White Sands, New Mexico

White Sands, New Mexico

How could this not be so? Gaze upon the pure white other-worldly dunes of White Sands. Stand at the edge of the Grand Canyon and watch the sun rise over the vast crevice. Listen as the mighty waves of the Atlantic crash with a thunderous roar on the rocky coast of Maine. Walk in the sand as the seals bob their heads up in the surf along the pristine shoreline of Cape Cod National Seashore. How can the creations of mankind possibly match the staggering majesty of the Great Arch in Utah or the mighty Mt. Denali in Alaska? If you don’t believe me, next vacation, rather than visiting the artificial monuments of glass and steel and neon like Las Vegas, Hollywood, or Disney World, venture forth to explore the grandeur of the Tetons or Yosemite or Acadia or Big Sur. They all speak far more eloquently for themselves than I ever could. In the words of the great naturalist John Muir, “Keep close to Nature’s heart…and break clear away, once in a while, and climb a mountain or spend a week in the woods. Wash your spirit clean.”

Mt. Denali, Alaska

Mt. Denali, Alaska

So today, April 22, the day which has been designated as Earth Day, the often distracted or oblivious inhabitants of this nation are reminded to reflect on and appreciate the wonders of this land and all its natural glory. As far as I’m concerned, this should be done every day. While we are at it, we might perhaps reconsider the shortsighted intrusions we make on it for our own “benefit.”

The native peoples of the past did not need Earth Day, for they had an instinctive reverence for the natural world and a realization of its delicate balance. It seems that “civilization” has made us arrogant, for the view that the land and all that is upon or under it is merely there for our exploitation is now prevalent. This is a shame that can become a tragedy, for humans have ignored this stark reality: if we do not take care of this planet, we will destroy it, and us along with it. This is not crazy talk. It is not the doomsday rambling of some overzealous tree hugger. It is science. It is common sense. And, in the long run, it is a matter of survival.

Great Arch, Arches National Park, Utah

Great Arch, Arches National Park, Utah

Natural resources are a finite entity. They are not a commodity to be manipulated for the benefit of national power, corporate stockholders, or personal convenience. Modern man has exploited the gifts of this Earth without regard for their potential depletion or the destruction that is the byproduct of their acquisition. We have disregarded the interconnected nature of all things that make up the ecology of this world, and in doing so, have created an imbalance that is spiraling out of control.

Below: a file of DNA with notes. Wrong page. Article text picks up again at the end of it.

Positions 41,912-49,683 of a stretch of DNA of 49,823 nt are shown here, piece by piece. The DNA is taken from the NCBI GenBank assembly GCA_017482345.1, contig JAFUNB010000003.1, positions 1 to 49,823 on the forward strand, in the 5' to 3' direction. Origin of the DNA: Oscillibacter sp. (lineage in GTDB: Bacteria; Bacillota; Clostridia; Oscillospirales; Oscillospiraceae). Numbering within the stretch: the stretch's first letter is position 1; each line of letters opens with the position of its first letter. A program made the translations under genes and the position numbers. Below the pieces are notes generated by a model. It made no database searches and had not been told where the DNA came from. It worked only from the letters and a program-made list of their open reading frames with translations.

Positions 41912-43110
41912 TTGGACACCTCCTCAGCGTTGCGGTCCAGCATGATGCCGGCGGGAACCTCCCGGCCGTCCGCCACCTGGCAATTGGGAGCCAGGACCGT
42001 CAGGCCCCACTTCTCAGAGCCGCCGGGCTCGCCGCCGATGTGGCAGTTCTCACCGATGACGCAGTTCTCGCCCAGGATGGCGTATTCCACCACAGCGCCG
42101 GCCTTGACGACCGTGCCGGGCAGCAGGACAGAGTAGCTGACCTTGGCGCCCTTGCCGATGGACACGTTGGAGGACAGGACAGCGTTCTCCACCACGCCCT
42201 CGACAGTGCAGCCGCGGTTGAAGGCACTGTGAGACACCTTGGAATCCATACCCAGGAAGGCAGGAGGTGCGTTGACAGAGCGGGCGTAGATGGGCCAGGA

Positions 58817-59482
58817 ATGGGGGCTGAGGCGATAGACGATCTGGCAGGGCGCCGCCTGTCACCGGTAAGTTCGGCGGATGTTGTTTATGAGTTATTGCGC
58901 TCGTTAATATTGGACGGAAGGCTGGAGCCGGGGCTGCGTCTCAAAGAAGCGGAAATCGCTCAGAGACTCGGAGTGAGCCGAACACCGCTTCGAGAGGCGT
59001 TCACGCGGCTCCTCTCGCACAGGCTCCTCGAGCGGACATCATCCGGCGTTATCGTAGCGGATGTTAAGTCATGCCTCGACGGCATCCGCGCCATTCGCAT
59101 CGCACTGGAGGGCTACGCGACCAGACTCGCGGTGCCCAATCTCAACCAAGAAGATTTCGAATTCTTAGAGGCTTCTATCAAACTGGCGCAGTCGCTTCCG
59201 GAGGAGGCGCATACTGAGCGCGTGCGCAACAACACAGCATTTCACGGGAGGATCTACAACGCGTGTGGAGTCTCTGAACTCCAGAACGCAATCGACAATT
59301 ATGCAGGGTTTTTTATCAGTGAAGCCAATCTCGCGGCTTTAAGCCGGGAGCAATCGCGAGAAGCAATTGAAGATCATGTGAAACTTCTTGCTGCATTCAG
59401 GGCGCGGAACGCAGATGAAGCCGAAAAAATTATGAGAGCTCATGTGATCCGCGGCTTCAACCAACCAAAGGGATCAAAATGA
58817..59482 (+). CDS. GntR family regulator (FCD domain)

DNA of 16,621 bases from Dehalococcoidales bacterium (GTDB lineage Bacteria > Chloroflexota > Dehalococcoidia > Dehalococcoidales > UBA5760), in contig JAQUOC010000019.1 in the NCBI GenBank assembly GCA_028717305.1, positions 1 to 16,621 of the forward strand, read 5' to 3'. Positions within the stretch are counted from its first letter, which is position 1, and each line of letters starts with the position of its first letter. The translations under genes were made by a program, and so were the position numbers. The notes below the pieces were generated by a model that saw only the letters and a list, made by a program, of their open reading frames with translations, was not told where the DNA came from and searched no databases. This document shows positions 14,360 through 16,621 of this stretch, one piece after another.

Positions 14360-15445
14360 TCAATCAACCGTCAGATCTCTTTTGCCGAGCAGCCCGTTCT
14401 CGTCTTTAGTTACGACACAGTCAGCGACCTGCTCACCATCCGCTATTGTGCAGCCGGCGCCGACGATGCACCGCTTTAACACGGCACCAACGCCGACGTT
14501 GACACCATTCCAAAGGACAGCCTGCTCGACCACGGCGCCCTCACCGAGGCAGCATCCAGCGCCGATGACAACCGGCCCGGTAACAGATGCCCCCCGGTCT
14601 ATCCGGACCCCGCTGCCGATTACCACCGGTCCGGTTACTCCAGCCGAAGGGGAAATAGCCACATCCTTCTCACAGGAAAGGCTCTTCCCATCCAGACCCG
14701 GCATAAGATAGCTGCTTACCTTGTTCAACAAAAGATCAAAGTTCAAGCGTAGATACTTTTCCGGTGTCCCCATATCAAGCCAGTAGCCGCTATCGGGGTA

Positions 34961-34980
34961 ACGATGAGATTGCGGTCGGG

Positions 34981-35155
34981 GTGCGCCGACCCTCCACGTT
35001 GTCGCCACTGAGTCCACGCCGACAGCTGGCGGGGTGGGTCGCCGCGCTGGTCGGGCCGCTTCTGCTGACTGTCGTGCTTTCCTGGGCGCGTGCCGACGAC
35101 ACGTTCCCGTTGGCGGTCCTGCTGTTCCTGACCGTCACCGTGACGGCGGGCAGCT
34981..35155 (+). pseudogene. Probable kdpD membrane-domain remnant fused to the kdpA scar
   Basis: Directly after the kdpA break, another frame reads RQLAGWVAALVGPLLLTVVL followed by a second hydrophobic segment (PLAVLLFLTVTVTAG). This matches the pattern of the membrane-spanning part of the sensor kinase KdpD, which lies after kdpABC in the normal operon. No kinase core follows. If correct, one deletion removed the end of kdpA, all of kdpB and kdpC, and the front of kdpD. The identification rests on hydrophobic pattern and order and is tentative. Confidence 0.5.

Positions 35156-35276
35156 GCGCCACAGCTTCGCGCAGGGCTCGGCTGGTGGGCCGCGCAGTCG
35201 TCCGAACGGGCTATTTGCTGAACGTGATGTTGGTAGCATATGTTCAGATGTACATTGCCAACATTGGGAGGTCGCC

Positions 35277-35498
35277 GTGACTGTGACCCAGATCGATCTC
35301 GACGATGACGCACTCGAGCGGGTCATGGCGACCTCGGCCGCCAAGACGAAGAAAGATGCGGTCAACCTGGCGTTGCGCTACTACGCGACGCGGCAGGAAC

History shows that we constantly overestimate our ability to safely extract the materials that we want and dispose of their waste. The result has been the pollution and destruction of our only environment. How many oil spills, nuclear meltdowns, deforestations, slag heaps, chemical contaminations, oceanic plastic “swamps,” animal extinctions, fouled wells, garbage-laden landfills, toxic dumps, and poisoned water sources do we need to understand this?

upstate New York: another site for "fracking"?

upstate New York: another site for “fracking”?

The cry of some at the moment is more oil, more oil, more oil. Why? Because we need it? No, we do not need it. We just want it. We have become energy gluttons who value convenience over conservation. How about downsizing the gas-guzzling vehicles we seem to covet? How about using more mass transit or even walking or biking? How about foregoing the wasteful McMansions and living in reasonably sized houses with moderately controlled temperatures? How about greater support for developing and making use of the technologies that would allow us to produce energy without destroying our planet in the process?

Teton Range, Wyoming: let the drilling begin?

Teton Range, Wyoming: let the drilling begin?

Americans are the biggest culprits. We have perverted the concept of freedom and liberty into I-should-get-whatever-I-want-and-the-hell-with-everyone-else. That is not freedom; it is license. Just because we have the means and the power to do something does not mean we have the right to do it. Our avarice is reprehensible considering the consequences for the future of life on Earth.

I understand that there will be those who read this and shake their heads. They think this view is far-fetched and implausible. I’m afraid it will take nothing short of catastrophe to convince them. Perhaps they should speak to those folks from Bhopal, Three Mile Island, Chernobyl, Seveso, and the Love Canal who also once felt that way. Until it happened to them, that is.

We do not have unlimited time to solve the problem even if the skeptics change their view. The very things that make life possible are being endangered, and damage that is being done now to our atmosphere and oceans cannot be reversed. Unlike the dinosaurs, we will have no one to blame for our extinction but ourselves. If you listen carefully at this very moment, you might be able to hear the sorrowful cries of your Mother Earth as she witnesses the betrayal of the humans who inhabit her. Or perhaps that is just the sound of the ice caps melting.

“When one tugs at a single thing in nature, he finds it attached to the rest of the world.” -- John Muir

“When one tugs at a single thing in nature, he finds it attached to the rest of the world.” — John Muir